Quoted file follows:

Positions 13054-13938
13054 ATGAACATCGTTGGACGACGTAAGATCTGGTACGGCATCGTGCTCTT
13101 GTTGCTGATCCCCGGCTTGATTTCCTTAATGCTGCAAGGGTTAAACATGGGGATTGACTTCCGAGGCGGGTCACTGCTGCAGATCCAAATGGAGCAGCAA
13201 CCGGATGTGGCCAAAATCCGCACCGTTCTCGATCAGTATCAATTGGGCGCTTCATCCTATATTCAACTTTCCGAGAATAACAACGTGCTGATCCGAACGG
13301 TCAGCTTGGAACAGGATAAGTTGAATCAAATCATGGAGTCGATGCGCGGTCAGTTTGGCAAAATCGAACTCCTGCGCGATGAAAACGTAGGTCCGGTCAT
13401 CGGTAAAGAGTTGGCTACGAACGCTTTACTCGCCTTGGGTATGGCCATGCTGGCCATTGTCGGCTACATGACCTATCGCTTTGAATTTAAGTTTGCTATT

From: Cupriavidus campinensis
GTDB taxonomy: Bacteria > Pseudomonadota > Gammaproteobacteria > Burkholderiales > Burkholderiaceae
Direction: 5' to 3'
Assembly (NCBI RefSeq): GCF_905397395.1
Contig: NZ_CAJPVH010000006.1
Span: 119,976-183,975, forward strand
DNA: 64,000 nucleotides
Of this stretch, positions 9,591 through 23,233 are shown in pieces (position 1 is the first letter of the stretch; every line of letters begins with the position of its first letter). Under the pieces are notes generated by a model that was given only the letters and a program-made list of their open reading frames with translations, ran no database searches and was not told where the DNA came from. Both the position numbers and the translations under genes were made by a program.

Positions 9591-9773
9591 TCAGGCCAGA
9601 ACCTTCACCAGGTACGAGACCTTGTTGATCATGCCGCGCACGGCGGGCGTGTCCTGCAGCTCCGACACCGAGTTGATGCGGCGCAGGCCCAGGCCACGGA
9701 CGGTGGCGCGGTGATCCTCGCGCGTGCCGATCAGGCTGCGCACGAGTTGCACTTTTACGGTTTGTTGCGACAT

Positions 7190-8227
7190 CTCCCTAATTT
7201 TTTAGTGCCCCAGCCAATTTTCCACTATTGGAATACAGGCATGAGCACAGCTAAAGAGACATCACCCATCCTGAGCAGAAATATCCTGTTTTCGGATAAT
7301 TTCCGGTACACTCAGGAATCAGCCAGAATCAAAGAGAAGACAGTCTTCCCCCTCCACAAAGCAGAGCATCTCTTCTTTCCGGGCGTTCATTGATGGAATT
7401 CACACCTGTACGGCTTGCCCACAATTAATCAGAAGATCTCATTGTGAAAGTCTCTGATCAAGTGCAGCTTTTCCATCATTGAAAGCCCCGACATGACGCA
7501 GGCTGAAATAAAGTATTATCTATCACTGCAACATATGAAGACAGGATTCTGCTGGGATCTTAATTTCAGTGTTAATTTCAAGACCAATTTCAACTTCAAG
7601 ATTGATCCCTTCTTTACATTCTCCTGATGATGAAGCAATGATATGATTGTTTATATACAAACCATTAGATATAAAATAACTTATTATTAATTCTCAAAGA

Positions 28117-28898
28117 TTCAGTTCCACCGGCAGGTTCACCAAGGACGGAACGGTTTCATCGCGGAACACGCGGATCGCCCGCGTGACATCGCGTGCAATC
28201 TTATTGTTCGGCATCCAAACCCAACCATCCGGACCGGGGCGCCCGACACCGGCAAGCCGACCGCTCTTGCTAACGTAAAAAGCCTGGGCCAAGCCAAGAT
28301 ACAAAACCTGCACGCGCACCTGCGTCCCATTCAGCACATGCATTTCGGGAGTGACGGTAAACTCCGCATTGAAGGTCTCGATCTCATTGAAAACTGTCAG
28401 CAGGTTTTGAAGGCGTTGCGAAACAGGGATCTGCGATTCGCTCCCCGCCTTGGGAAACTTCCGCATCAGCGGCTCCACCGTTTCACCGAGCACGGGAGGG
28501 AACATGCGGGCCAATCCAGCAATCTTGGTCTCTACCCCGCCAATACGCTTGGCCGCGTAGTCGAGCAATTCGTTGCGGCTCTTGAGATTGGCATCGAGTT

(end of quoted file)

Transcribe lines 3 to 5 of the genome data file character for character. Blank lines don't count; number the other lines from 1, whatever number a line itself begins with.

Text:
13101 GTTGCTGATCCCCGGCTTGATTTCCTTAATGCTGCAAGGGTTAAACATGGGGATTGACTTCCGAGGCGGGTCACTGCTGCAGATCCAAATGGAGCAGCAA
13201 CCGGATGTGGCCAAAATCCGCACCGTTCTCGATCAGTATCAATTGGGCGCTTCATCCTATATTCAACTTTCCGAGAATAACAACGTGCTGATCCGAACGG
13301 TCAGCTTGGAACAGGATAAGTTGAATCAAATCATGGAGTCGATGCGCGGTCAGTTTGGCAAAATCGAACTCCTGCGCGATGAAAACGTAGGTCCGGTCAT